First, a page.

US recovery picks up speed as employment surges 916,000 in March

The US pandemic recovery picked up speed in March with a massive rebound in employment, according to government data released Friday, gains driven by business reopenings and accelerating vaccinations.

But the data also show the signs of remaining damage after more than a year of shutdowns and restrictions due to Covid-19.

The economy regained 916,000 jobs in March, the biggest increase since August, with nearly a third of the increase in the hard-hit leisure and hospitality sector, the Labor Department reported.

The rise in hiring pushed the unemployment rate down to 6.0 percent from 6.2 percent in February.

However, even as the economy begins to recover from the Covid-19 shutdowns, employment is still 8.4 million jobs lower than the pre-pandemic peak, the report said.

The gain in nonfarm payrolls, which far exceeded the consensus estimate among economists, reflects the accelerating recovery as vaccinations become more widespread, as well as the injection of more government stimulus which sent cash to most households and expanded support to businesses.

And with upward revisions to hiring in the first two months of 2021, employment in January and February combined was 156,000 higher than previously reported, the report said.

Hiring was widespread in manufacturing, construction and education, but leisure and hospitality which bore the brunt of the shutdowns topped the list, regaining 280,000 -- 176,000 of those in restaurants and bars.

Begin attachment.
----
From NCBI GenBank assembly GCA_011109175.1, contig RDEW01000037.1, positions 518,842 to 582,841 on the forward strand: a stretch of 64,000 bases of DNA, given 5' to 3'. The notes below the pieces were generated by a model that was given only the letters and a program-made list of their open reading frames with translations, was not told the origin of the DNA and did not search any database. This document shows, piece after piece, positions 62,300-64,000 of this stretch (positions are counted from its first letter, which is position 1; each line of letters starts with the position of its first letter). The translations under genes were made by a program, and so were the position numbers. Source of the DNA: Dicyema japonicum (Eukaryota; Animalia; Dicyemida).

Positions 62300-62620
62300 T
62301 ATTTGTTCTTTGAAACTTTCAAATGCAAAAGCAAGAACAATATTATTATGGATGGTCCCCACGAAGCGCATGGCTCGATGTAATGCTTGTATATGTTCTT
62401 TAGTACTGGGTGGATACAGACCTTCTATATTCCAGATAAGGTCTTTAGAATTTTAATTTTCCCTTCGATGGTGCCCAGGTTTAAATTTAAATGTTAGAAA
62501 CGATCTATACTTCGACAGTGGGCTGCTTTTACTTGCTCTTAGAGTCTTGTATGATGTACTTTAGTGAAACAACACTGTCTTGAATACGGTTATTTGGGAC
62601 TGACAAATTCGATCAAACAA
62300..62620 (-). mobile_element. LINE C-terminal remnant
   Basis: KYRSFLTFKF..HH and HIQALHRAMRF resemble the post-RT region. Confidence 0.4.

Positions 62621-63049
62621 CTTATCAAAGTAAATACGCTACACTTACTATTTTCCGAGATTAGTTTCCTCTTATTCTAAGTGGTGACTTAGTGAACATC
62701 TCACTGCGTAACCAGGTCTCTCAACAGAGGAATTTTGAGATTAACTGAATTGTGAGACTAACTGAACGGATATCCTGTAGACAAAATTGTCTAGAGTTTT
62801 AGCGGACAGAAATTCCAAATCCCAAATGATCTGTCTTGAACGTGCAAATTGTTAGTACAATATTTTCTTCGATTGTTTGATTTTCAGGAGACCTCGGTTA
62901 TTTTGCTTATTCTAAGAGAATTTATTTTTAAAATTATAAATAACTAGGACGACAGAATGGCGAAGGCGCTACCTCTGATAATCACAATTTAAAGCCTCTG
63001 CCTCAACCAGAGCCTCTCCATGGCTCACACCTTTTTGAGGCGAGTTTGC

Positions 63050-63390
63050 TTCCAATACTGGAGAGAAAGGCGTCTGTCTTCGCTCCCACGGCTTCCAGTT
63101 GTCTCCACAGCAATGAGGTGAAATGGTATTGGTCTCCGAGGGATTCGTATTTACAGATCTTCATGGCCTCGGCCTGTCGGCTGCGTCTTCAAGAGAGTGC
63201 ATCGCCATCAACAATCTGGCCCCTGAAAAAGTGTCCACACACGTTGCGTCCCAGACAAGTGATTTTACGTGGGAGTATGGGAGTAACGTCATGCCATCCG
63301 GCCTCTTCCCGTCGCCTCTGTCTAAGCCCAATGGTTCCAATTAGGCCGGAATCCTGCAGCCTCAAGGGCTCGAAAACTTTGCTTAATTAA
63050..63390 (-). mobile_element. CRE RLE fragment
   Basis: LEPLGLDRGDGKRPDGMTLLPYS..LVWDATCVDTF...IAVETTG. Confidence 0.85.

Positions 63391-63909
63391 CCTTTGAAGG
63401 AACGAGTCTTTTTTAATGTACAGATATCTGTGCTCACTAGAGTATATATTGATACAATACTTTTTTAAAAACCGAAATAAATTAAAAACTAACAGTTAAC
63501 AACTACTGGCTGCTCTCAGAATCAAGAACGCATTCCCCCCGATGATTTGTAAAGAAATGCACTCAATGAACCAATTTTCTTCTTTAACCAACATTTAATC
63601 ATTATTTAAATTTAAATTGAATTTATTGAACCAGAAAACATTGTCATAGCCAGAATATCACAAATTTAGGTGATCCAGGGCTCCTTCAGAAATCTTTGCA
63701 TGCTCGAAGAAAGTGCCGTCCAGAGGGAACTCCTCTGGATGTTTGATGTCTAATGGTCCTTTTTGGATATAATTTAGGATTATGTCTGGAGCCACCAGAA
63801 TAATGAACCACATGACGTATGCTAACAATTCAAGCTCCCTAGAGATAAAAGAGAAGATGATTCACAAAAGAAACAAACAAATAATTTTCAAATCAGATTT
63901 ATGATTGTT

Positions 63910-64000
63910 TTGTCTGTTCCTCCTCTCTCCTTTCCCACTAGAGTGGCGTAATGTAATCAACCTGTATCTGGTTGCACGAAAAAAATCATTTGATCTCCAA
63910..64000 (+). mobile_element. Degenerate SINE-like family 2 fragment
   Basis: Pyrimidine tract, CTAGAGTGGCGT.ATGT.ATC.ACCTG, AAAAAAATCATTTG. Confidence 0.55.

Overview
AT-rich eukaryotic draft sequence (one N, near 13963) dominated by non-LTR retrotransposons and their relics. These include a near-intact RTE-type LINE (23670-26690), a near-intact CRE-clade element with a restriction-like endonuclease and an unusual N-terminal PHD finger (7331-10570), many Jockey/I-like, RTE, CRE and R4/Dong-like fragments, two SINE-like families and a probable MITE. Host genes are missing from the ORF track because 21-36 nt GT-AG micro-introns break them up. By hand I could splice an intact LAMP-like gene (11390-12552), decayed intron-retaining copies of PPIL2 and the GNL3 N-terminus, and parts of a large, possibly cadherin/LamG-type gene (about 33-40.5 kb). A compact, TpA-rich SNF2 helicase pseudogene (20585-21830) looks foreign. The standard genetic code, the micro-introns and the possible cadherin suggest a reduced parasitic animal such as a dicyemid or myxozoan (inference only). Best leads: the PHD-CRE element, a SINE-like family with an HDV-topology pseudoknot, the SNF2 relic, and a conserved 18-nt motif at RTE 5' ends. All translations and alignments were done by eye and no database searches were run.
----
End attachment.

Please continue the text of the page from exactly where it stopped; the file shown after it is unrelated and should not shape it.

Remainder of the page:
Labor economist Diane Swonk of Grant Thornton almost exactly predicted the blockbuster report. She said before the release that the rebound was due to "ramping up vaccinations, lifting restrictions on indoor venues and reopening schools for in-person learning combined with spring break" and increased air travel.

Remaining scars

But the data show there are still scars from the pandemic damage: Black unemployment remains little changed at 9.6 percent, and average hourly earnings fell by 4 cents to $29.96, reflecting rehiring of lower wage workers who bring down the average.

In addition, there are nearly six million more workers now than before the pandemic who either are working part time because they cannot find a full time position, or are on the sidelines because they have not been able to find work, the report said.

Robert Frick of Navy Federal Credit Union said the data offered "clues of problems we'll face in the future ... foreshadowing that moving millions of Americans back into the labor force will be an issue in the drive to return to pre-pandemic employment levels."

But Nancy Vanden Houten of Oxford Economics predicted good times ahead, saying the economy "is poised for an impressive run in the coming months as the combination of expanding vaccine distribution and generous fiscal stimulus leads to a hiring spurt."

Oxford is predicting a gain of 7.5 million jobs in 2021 with the unemployment rate falling to 4.3 percent.